Jeff Blau: Related Will Be Coming Back To Office 'In Full Force'
While many companies are plotting out a gradual return to the office, others seem to be looking to rip the Band-Aid off.
Related Cos. CEO Jeff Blau said that as soon as New York enters Phase 2 of its reopening plan, he expects every one of his employees back in the office.
“Related is going back in full force,” said Blau, speaking on Walker & Dunlop’s weekly webcast on Wednesday. “I’ll be there and my entire team will be there.”
To enter Phase 2, which would allow for salons, in-store retail and offices to reopen, New York will need to hit certain benchmarks for coronavirus-related hospitalization and testing. While the city could be open as early as June 22, Mayor Bill de Blasio has said that a July reopening looks more likely.
Of Related’s approximately 4,000-member workforce in the U.S., Blau said around 60% have not been able to work from home, and have been traveling to work in buildings and on construction sites since the coronavirus pandemic began.
“Our field workers have been out there doing their jobs through this,” Blau said. “As soon as our corporate office is open, we need to be there to support them.”
Blau said the decision also came down to his belief that bringing back the office workforce would inject much-needed capital and life into downtown restaurants, cafés and shops and jump-start urban economies.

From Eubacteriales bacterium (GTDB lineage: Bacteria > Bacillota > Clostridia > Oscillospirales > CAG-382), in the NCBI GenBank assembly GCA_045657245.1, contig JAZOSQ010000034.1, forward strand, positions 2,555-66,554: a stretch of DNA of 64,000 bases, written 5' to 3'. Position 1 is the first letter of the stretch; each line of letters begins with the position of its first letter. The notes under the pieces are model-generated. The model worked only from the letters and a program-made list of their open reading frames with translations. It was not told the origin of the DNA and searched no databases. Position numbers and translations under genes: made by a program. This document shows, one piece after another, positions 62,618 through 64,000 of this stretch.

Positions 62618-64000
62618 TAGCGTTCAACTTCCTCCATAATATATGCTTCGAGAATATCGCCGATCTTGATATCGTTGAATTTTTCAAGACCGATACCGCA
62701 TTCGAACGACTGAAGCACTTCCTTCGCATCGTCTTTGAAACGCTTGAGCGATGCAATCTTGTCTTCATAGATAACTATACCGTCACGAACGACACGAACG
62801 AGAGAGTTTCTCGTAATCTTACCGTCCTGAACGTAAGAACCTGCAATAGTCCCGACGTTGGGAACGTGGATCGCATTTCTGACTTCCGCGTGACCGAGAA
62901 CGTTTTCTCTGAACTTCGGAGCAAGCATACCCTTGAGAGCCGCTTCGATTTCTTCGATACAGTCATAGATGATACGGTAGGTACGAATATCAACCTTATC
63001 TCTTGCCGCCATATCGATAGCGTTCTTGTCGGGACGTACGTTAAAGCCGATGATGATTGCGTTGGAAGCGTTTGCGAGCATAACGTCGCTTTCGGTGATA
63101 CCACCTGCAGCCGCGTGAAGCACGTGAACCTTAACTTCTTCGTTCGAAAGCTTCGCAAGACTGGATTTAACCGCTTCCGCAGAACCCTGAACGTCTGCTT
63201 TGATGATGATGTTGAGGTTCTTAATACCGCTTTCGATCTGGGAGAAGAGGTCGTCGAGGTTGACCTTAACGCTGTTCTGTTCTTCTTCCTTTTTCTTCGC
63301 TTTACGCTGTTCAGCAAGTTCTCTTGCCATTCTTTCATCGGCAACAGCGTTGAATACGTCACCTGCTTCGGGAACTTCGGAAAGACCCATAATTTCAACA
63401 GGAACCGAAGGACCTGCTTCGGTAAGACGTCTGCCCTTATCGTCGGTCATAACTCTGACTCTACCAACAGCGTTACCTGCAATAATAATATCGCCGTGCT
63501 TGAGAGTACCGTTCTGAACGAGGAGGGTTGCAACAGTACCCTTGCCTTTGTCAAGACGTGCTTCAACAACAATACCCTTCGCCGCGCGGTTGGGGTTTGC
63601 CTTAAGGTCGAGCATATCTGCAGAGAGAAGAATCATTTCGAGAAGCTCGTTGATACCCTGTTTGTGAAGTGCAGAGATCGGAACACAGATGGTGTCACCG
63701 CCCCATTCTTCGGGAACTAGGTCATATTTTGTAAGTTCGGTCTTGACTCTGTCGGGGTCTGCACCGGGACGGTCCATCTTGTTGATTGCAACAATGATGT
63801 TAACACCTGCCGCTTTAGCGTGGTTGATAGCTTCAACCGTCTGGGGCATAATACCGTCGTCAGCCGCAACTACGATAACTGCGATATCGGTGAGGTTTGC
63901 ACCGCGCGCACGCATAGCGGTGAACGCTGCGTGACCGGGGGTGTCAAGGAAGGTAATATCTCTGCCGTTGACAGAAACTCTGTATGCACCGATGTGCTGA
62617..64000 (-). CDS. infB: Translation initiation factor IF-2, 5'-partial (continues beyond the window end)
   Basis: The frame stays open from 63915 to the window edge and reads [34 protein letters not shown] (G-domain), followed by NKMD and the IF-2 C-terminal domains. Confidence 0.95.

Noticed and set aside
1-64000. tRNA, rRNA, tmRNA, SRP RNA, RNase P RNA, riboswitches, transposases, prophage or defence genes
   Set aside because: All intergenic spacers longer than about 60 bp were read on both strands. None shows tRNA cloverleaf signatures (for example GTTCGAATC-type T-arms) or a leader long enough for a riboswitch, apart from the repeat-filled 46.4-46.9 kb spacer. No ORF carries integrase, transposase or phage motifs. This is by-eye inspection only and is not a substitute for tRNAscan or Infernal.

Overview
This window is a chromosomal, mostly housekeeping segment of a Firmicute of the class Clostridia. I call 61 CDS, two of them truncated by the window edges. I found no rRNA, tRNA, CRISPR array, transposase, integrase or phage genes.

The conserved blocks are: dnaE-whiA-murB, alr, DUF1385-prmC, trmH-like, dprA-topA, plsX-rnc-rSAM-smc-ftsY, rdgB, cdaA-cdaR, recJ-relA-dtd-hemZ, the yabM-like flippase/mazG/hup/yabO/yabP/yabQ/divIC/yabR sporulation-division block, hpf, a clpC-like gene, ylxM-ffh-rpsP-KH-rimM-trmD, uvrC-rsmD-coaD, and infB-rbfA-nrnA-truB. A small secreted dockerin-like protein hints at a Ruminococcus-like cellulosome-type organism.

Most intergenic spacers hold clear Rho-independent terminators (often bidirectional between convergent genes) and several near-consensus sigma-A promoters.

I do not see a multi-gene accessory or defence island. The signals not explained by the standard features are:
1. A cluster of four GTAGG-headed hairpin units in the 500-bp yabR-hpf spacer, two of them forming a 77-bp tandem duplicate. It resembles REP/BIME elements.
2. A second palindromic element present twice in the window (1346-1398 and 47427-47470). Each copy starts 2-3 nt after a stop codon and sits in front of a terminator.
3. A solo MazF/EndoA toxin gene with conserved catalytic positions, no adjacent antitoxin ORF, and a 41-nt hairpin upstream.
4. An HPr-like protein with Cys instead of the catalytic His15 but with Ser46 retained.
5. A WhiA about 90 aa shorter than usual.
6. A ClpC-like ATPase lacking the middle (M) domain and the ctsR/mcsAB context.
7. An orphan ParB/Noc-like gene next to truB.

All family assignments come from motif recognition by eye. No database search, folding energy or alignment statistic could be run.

That same belief also seems to have motivated another choice: Related is weighing whether to repurpose Neiman Marcus' location at the heart of Hudson Yards and rent out the 380K SF department store footprint as office space instead. Blau said Related has filed a new lease with Neiman Marcus, but the chain, which declared bankruptcy in early May, has not yet accepted or rejected the lease.
Rent collections in Related’s Class-A office assets are near 100%, Blau said, but retail collections in Hudson Yards are at about 40%. If Neiman decides not to reopen at Hudson Yards, Blau said he would favor replacing the store with office space rather than find another retail tenant.
“If we convert Neiman and put a tech company in there with 2,000 employees, the foot traffic generated would provide much more business to retailers down below than another department store would,” Blau said.
Blau said that he was “bullish” on similar efforts across the country to repurpose the department stores that bookend many American malls, using the footprints to build new office and apartment complexes.
This feature was produced in collaboration between the Bisnow Branded Content Studio and Walker & Dunlop. Bisnow news staff was not involved in the production of this content.